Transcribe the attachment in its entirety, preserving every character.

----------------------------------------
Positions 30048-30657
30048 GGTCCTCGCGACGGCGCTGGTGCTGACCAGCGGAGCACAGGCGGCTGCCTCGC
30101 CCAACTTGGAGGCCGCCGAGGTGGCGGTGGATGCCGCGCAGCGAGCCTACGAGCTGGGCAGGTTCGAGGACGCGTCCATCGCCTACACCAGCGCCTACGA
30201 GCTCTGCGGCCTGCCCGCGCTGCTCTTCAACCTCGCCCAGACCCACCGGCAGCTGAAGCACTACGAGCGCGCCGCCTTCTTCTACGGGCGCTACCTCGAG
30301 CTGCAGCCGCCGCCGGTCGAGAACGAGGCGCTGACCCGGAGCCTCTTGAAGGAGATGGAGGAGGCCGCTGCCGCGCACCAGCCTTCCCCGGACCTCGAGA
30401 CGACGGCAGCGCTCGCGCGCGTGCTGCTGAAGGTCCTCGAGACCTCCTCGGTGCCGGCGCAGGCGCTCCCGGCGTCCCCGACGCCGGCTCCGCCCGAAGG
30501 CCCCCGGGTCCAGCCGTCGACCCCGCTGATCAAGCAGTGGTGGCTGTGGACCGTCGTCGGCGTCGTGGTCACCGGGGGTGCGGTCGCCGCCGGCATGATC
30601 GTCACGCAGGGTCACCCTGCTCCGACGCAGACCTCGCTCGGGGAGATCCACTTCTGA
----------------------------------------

Positions 30048-30657
30048 GGTCCTCGCGACGGCGCTGGTGCTGACCAGCGGAGCACAGGCGGCTGCCTCGC
30101 CCAACTTGGAGGCCGCCGAGGTGGCGGTGGATGCCGCGCAGCGAGCCTACGAGCTGGGCAGGTTCGAGGACGCGTCCATCGCCTACACCAGCGCCTACGA
30201 GCTCTGCGGCCTGCCCGCGCTGCTCTTCAACCTCGCCCAGACCCACCGGCAGCTGAAGCACTACGAGCGCGCCGCCTTCTTCTACGGGCGCTACCTCGAG
30301 CTGCAGCCGCCGCCGGTCGAGAACGAGGCGCTGACCCGGAGCCTCTTGAAGGAGATGGAGGAGGCCGCTGCCGCGCACCAGCCTTCCCCGGACCTCGAGA
30401 CGACGGCAGCGCTCGCGCGCGTGCTGCTGAAGGTCCTCGAGACCTCCTCGGTGCCGGCGCAGGCGCTCCCGGCGTCCCCGACGCCGGCTCCGCCCGAAGG
30501 CCCCCGGGTCCAGCCGTCGACCCCGCTGATCAAGCAGTGGTGGCTGTGGACCGTCGTCGGCGTCGTGGTCACCGGGGGTGCGGTCGCCGCCGGCATGATC
30601 GTCACGCAGGGTCACCCTGCTCCGACGCAGACCTCGCTCGGGGAGATCCACTTCTGA